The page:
MILWAUKEE (WITI) -- Milwaukee County Circuit Court Judge Paul Van Grunsven says the city of Milwaukee's residency rule is "unenforceable." That was part of a 21-page ruling issued on Monday, January 27th.
The city's residency rule required all city workers, police officers, firefighters and teachers to live within city limits. But when Gov. Scott Walker signed the most recent state budget into law, he also lifted residency requirements across the state.
On Monday, Judge Van Grunsven said "the home rule amendment does not authorize the city to continue regulating residency requirements." He said the city's ordinance is directly contrary to legislative mandates. The judge indicated the lifting of the residency requirement was a "matter primarily of statewide concern and applies uniformly to all local government units in this state."
Milwaukee Mayor Tom Barrett is not happy with the judge's decision.
"I was not shocked. I was disappointed. Clearly I was disappointed," Mayor Barrett said.
He said it's a state Constitution issue which allows the city to handle its own issues. Barrett says the city has been doing it this way for 75 years. He and the city plan to appeal the decision of the court.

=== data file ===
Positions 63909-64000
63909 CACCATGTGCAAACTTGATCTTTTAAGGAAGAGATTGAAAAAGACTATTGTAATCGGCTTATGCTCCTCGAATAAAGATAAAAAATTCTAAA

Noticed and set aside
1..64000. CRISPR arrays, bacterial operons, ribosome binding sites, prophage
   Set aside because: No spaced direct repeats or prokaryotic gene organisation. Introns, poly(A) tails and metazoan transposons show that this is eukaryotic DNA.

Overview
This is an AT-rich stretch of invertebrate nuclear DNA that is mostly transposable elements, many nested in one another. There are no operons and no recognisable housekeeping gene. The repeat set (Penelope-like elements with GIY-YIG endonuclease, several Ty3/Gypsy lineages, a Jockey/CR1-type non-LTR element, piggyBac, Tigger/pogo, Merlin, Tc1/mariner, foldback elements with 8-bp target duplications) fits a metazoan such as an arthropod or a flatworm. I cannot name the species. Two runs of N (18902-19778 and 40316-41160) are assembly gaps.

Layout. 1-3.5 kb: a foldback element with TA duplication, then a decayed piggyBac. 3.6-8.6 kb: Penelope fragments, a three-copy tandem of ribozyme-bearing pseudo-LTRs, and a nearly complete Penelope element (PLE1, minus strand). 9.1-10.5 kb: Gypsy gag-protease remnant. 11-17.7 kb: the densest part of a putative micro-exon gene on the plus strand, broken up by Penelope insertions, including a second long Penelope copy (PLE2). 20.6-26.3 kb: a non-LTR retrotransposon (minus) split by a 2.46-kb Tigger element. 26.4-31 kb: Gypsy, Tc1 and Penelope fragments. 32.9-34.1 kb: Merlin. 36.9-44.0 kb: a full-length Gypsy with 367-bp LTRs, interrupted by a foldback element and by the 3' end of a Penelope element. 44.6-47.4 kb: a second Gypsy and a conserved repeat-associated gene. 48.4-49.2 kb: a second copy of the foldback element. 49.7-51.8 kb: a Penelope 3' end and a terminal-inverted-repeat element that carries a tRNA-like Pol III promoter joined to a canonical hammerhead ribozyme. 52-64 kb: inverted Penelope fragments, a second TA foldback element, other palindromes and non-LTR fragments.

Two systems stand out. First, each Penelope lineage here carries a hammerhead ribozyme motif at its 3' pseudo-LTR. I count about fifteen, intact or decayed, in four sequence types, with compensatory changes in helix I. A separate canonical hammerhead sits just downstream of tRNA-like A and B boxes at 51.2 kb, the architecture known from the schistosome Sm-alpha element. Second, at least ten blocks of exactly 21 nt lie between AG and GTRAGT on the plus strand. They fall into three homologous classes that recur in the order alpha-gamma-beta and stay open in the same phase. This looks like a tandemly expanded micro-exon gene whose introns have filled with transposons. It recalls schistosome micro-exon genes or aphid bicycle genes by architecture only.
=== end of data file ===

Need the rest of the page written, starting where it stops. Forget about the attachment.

"There's a Constitutional issue here, and that is what is the role of local government? If a Legislature, with the support of a state court, can come in at the behest of a special interest and eviscerate 75 years of local decision making, where does that leave local government?" Mayor Barrett said.
Barrett says the groups representing police and firefighters have huge sway over the state Legislature, which led to the ruling.
"There's nobody that has disputed that that both the Milwaukee Police Association and the Milwaukee Local Firefighters really have called the shots on this and basically dictated how the Legislature and the Governor would act," Mayor Barrett said.
Mike Crivello, the president of the Milwaukee Police Association issued the following statement in relation to Monday's decision: "The decision from the bench today was absolutely appropriate and consistent with the residency law that the Wisconsin State Legislature passed last summer... The Milwaukee Police Association is confident that this law (upheld) will ultimately strengthen our community as a whole while affording choice to those men and women who serve this city and would have otherwise been restrained."
Meanwhile, Barrett says the fight will continue.
"Anybody who moves has to understand that we are going to continue to appeal this case, and if we are successful in the end, we will require people as part of the condition of employment which we have done since 1938 to be a resident of the city of Milwaukee," Mayor Barrett said.